Mary Shelley

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Frankenstein: Chapter 18 Summary & Analysis

Almost immediately, Victor begins to question the wisdom of creating a companion for the monster and delays. He also realizes that to complete the project he'll have to do some research in England.
On the mountain the monster's argument barely won out over Victor's prejudice. Now the scales start to tip.
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Alphonse senses Victor's distress, and thinks it might stem from some reluctance on Victor's part to marry Elizabeth. Victor assures his father he'd like nothing more than to marry Elizabeth. Alphonse suggests they marry immediately as a cure for the family's recent sorrow. But Victor does not want to marry with his bargain with the monster hanging over his head, and uses the trip he has to take to England as an excuse to put the wedding off.
Alphonse's hope in Victor and Elizabeth's marriage again shows the importance of family and connection, which is just what the monster lacks. But Victor continues to isolate himself from his family and keeps secrets, which will ultimately lead to disaster.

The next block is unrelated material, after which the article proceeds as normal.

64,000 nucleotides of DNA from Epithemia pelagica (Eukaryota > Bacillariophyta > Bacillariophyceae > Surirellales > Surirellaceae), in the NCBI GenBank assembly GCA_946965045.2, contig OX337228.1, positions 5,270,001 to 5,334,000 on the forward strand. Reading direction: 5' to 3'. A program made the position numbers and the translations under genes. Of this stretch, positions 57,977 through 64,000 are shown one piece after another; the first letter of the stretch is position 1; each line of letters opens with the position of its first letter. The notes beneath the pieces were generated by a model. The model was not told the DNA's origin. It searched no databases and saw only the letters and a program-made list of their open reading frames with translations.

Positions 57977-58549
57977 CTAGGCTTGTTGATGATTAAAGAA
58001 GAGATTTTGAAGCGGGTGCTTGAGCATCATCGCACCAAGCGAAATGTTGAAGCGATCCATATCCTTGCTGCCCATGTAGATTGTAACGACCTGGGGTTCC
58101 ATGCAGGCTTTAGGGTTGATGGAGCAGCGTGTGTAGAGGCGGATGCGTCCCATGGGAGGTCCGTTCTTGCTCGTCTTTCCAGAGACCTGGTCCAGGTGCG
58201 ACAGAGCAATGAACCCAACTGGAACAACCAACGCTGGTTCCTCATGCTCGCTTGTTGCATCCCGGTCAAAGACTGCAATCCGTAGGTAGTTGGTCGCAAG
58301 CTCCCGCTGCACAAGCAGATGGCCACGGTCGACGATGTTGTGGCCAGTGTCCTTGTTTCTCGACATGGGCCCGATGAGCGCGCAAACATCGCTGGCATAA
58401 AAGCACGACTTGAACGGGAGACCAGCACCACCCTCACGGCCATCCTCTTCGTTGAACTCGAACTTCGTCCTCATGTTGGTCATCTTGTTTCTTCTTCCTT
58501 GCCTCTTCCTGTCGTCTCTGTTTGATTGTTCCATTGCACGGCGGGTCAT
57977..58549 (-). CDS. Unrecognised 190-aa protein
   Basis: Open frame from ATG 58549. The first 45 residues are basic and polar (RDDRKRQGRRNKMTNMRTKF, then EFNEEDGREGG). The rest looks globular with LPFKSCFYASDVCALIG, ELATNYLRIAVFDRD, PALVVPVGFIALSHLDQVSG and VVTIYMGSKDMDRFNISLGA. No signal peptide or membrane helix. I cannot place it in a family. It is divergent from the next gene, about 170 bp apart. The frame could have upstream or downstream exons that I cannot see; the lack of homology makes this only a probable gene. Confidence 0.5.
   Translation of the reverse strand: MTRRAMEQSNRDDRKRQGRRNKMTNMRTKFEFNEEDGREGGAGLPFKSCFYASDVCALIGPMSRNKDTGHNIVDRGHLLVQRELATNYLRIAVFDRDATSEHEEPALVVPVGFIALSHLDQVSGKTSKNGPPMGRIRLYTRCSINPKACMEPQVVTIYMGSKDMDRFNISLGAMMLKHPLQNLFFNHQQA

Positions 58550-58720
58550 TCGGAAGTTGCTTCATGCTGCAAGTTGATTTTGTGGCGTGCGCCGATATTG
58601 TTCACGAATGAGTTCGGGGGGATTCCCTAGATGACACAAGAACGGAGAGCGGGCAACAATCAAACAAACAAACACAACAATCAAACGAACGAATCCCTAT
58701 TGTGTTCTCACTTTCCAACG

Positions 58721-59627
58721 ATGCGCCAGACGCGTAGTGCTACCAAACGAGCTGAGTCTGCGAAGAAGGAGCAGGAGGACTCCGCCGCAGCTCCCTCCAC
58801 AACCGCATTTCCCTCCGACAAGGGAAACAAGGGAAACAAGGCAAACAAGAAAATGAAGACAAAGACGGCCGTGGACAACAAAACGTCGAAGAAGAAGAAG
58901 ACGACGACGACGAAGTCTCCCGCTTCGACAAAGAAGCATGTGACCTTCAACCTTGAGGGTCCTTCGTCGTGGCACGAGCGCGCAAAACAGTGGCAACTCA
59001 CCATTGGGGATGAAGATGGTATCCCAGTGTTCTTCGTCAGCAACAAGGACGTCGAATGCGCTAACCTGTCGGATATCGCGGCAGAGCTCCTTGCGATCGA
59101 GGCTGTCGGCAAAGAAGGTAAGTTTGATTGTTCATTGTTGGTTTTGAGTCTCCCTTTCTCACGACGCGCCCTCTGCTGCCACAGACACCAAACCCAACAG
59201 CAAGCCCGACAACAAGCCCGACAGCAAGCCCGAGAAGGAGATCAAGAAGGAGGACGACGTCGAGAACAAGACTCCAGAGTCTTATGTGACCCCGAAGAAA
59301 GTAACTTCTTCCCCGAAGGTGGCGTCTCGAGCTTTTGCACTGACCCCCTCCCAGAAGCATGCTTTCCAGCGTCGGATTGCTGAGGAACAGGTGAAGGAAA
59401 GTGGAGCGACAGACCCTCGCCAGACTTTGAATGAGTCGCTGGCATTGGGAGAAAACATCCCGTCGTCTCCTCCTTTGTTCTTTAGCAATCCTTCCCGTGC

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Alphonse and Victor agree that he will go to England for a time not to exceed a year, and that Clerval, looking to pursue his studies after having to spend some time working for his father, will accompany him. Yet Victor continues to feel like a "wretch."
"Wretch" is also the word the monster uses to describe itself, drawing a parallel between the two isolated beings. But Victor is isolated by choice, while the monster is forced into isolation.
Family, Society, Isolation Theme Icon